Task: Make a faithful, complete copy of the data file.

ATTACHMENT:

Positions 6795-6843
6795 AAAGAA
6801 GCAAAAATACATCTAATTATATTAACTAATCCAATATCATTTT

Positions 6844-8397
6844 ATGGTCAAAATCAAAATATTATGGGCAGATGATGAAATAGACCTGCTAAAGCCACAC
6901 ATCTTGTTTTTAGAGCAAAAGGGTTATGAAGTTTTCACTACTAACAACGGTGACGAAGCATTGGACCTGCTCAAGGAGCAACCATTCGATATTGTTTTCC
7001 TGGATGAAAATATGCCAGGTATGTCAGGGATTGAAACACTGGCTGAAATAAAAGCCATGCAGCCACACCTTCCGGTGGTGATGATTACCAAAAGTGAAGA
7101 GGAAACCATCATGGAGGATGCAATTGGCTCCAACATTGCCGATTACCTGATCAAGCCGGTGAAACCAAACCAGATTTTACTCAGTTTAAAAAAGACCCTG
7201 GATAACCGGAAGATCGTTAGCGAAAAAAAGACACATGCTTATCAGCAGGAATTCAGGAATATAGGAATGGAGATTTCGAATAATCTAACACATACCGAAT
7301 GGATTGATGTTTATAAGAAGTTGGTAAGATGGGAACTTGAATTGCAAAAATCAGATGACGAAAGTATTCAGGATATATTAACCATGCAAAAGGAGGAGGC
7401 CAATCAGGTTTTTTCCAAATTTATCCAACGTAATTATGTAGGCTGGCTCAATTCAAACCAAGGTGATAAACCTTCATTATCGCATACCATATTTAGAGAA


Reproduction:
Positions 6795-6843
6795 AAAGAA
6801 GCAAAAATACATCTAATTATATTAACTAATCCAATATCATTTT

Positions 6844-8397
6844 ATGGTCAAAATCAAAATATTATGGGCAGATGATGAAATAGACCTGCTAAAGCCACAC
6901 ATCTTGTTTTTAGAGCAAAAGGGTTATGAAGTTTTCACTACTAACAACGGTGACGAAGCATTGGACCTGCTCAAGGAGCAACCATTCGATATTGTTTTCC
7001 TGGATGAAAATATGCCAGGTATGTCAGGGATTGAAACACTGGCTGAAATAAAAGCCATGCAGCCACACCTTCCGGTGGTGATGATTACCAAAAGTGAAGA
7101 GGAAACCATCATGGAGGATGCAATTGGCTCCAACATTGCCGATTACCTGATCAAGCCGGTGAAACCAAACCAGATTTTACTCAGTTTAAAAAAGACCCTG
7201 GATAACCGGAAGATCGTTAGCGAAAAAAAGACACATGCTTATCAGCAGGAATTCAGGAATATAGGAATGGAGATTTCGAATAATCTAACACATACCGAAT
7301 GGATTGATGTTTATAAGAAGTTGGTAAGATGGGAACTTGAATTGCAAAAATCAGATGACGAAAGTATTCAGGATATATTAACCATGCAAAAGGAGGAGGC
7401 CAATCAGGTTTTTTCCAAATTTATCCAACGTAATTATGTAGGCTGGCTCAATTCAAACCAAGGTGATAAACCTTCATTATCGCATACCATATTTAGAGAA